W3C home > Mailing lists > Public > www-html@w3.org > February 1996

Re: Automatic Entry and Forms

From: Matthew James Marnell <marnellm@portia.portia.com>
Date: Sun, 25 Feb 1996 14:23:43 -0500
Message-Id: <199602251924.OAA07389@portia.portia.com>
To: hallam@zorch.w3.org
Cc: Robert Hazeltine <rhazltin@bacall.nepean.uws.edu.au>, Derek Harding <derek@tpdinc.com>, Murray Altheim <murray@spyglass.com>, hallam@w3.org, www-html@w3.org
:>I think people are offended that you have attacked a position that
:>nobody was actually proposing. 

Like most other proposals on the Internet, the author and supporters
don't necessarily see forward enough to consider some of the possible
abuses of their proposal.  You seem to see it as a personal attack,
but it's not even an attack per se, just pointing out some flaws.

:>Please do not assume that you are the only person who understands the
:>Internet and its users. I don't think that there is a Napoleon behind
:>every URL, very few of the users of the Internet are homicidal maniacs
:>like Napoleon, Hitler or Saddam.

Robert isn't acting as if he knows it all.  Other people are.  *nudge*
But, we're not talking about Napoleon, Hitler, or Saddam, we're talking
about corporations who'd love to grab as much information as they can
about their "potential" clients.  I've gotten reader response cards
that ask pretty personal questions and it's on a postcard sized card
with prepaid postage.  If I chose to send it in, the post office worker,
the corporations mailroom employee, and everyone else between me and
the "qualifier" get to read that info.  Have you ever sent in for
a rebate?  All these are are ways to capture info, and some of them
get very hairy about what they want from you, with little fine print
about "any field not filled in voids the rebate."

:>There is a problem with the Canter and Segal, get rich quick faction of
:>the net. This is a small proportion of users.

Canter and Segal are no different than half the advertising depts in
large corps.  It's not get-rich-quickers that are going to be abusing
this feature, it's the corporations, the stay-rich-at-all-costs.  If
a developer comes to you and says, "There is a new proposal that would
allow you, XXXXX, Inc., to capture info from the user at will.  All you
have to do is follow my scheme, which I'll set up for you for my usual

:>I need no lessons in protecting personal privacy. I work in the security
:>and payments areas and work on the same floor of MIT as Ron Rivest's
:>cryptography group.

And this means something?  Just because you don't see the implications
doesn't mean they're not there.  Just because you've been doing this
for X years, doesn't mean that you see every possible avenue of abuse.

Back to our developer who is talking to Mr. Greedy Corporation Head.

"Okay, the scheme here is that we run a promotion at your site.  We
give something away, so that we can take a "anonymous survey."  under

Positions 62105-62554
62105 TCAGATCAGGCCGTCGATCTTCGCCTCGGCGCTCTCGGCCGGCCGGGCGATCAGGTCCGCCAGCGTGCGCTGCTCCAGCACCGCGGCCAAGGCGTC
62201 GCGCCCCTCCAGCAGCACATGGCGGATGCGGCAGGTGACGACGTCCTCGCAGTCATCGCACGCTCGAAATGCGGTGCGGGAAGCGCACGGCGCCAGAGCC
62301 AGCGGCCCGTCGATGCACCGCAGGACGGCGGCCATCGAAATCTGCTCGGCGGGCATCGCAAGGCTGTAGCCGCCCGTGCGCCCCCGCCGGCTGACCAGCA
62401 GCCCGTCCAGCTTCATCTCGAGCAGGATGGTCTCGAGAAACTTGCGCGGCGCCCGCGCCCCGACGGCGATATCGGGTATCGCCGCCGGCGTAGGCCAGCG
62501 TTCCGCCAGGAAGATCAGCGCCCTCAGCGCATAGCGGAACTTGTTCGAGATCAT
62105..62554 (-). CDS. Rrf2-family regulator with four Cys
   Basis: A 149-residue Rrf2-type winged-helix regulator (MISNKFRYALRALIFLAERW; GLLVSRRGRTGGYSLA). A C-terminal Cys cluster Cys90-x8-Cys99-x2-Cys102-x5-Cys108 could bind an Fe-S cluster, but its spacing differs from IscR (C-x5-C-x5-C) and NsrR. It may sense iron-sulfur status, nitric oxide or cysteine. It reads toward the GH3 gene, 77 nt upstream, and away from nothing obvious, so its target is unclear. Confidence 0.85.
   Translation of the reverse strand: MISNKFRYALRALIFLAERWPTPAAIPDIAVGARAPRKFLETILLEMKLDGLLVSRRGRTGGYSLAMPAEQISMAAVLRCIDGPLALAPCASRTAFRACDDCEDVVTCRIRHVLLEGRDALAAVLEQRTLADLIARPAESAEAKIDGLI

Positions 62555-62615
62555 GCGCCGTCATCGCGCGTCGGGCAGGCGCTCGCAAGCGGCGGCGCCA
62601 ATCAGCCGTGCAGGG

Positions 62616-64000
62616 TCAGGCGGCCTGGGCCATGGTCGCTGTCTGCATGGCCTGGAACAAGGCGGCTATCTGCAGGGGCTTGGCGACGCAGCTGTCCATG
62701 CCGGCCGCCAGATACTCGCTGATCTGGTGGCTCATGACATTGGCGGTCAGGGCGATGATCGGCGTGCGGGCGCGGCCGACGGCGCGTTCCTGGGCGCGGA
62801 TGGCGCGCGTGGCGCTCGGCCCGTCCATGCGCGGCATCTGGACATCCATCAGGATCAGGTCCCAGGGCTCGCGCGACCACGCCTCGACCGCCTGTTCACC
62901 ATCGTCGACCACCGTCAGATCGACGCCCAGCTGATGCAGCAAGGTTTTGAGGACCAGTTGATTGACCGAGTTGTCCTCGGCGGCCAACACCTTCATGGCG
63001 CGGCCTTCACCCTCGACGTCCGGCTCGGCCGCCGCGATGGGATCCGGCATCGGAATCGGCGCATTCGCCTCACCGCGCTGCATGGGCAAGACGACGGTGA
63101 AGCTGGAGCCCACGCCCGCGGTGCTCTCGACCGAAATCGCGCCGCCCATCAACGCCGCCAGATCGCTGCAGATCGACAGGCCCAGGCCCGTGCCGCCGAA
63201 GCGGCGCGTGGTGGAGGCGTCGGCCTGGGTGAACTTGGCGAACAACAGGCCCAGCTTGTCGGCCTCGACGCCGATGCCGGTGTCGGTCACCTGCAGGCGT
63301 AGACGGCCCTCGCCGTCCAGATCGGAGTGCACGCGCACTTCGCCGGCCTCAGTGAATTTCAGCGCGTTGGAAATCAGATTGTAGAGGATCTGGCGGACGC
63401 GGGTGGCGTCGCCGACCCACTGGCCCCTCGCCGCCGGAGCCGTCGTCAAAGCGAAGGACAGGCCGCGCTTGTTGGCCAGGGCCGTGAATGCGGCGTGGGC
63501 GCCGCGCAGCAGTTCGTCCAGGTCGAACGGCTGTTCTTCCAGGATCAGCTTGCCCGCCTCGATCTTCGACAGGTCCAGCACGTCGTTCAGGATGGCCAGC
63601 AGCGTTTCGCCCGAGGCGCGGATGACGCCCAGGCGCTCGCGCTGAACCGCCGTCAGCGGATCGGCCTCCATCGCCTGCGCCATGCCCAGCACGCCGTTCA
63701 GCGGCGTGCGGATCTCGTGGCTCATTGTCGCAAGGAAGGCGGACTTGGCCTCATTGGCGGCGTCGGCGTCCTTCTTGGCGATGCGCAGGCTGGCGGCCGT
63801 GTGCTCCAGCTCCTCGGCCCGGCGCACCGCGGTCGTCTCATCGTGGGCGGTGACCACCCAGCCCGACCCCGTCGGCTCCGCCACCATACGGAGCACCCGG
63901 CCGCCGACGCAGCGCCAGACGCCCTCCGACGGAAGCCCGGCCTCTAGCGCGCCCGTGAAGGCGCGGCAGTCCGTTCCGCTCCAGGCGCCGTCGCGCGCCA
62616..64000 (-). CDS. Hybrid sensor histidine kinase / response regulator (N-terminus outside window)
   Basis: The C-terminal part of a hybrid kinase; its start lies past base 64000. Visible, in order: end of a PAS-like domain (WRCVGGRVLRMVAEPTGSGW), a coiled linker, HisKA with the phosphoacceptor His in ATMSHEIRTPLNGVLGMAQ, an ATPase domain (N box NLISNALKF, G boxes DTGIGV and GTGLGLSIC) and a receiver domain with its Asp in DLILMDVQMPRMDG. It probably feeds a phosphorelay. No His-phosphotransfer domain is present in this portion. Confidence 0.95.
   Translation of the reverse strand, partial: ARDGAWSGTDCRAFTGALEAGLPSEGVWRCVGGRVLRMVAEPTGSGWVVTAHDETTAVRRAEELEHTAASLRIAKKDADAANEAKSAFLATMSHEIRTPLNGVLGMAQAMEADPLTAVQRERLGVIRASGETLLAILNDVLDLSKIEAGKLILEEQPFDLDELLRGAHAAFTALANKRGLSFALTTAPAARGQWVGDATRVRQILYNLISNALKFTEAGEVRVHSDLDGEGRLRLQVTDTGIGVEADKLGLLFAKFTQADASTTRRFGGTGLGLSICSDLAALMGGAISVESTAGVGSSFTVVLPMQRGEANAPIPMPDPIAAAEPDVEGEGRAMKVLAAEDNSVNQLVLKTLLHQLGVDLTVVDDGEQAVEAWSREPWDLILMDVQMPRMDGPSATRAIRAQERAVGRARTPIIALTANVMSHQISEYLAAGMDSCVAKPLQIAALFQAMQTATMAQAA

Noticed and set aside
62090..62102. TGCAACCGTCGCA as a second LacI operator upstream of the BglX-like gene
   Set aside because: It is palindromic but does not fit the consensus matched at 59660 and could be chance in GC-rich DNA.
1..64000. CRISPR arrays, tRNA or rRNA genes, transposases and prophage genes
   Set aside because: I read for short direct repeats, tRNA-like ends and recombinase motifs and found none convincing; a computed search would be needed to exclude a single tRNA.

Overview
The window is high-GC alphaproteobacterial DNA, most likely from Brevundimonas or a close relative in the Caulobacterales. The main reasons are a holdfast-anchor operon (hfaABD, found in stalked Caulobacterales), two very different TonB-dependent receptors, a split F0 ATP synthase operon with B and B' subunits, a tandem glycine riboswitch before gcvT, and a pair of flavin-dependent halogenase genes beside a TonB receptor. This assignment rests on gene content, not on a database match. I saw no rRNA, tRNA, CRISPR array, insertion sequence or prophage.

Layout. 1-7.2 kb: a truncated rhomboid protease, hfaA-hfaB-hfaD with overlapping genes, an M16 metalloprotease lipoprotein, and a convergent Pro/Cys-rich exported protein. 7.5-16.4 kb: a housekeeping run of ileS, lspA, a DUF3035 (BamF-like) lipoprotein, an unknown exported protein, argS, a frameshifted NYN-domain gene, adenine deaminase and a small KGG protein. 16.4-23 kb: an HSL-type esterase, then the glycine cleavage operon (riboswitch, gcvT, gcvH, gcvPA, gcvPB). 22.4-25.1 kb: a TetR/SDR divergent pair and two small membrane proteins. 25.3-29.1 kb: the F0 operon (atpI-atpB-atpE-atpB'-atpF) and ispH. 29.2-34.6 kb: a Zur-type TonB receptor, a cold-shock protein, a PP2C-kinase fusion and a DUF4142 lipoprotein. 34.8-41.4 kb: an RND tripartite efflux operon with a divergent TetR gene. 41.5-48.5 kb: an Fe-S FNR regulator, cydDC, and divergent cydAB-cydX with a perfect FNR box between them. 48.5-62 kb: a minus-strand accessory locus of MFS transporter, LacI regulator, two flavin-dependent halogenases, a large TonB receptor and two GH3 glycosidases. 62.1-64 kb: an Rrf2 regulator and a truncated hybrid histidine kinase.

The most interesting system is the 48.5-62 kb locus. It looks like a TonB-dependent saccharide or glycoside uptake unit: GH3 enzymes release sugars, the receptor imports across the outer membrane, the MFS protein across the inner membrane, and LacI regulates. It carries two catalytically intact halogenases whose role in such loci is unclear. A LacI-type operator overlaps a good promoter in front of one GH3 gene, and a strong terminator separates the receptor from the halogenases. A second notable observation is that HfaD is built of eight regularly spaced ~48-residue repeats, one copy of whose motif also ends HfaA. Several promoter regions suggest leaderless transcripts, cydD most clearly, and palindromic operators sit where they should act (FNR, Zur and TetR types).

the giveaway form (URL http://www.somecorp.com/cgi-bin/form-proc) we
don't take the user's name or anything, just their average yearly
income, their likes and dislikes, etc, etc.  This form is dynamic
so that if they're coming from the survey page they get one form,
but if they're coming from another page they get another form, based
on the same URL.  Under this new proposal, the automatic filling
in of forms works on a URL based scheme.  So, on another part of
the site we have a user area that they have to enter their name in
order to enter.  This is where it gets good.  The form they use to
enter the user area is, you guessed it, http://www.somecorp.com/
cgi-bin/form-proc.  But this form is different because it's dynamic
and the user is accessing it from another page.  At the top of
this form we ask them the info we didn't ask them on the survey,
which they've already filled out in order to get to the user area.
The way the new form works is that we take their name and stuff, but
at the bottom under a repeated blank and transparent spacer.gif
we have all the fields from the survey, and since the URL is the
same, the browser automagically fills it in.  So, when they submit
their name and get a user number they're sending us all the survey
info so we can now associate it with a person.  The next time they
come in they log in under a new URL using the user number we gave
them, so we can associate the captured info with the person browsing.
All in all, it works better than the old Netscape cookies, because
this allows us to get even more info under the guise of making the
site better for them, and your product better for them.  You can
then take that info and give your sponsors and advertisers a better
idea of who is coming through so you can charge more for that.
It's a win-win situation for you, your partners and me."

Now tell me how you're going to protect against this?  Tell me
how your proposal is any different than most other proposals that
make it "easier" for the user, but also, via a loophole make it
so much easier for the server?  There have plenty of things that
have been implemented for consumer that actually hurt the consumer
but help the credit reporting agencies and consumer profiling
people.  This will be no different.

Received on Sunday, 25 February 1996 14:26:43 UTC

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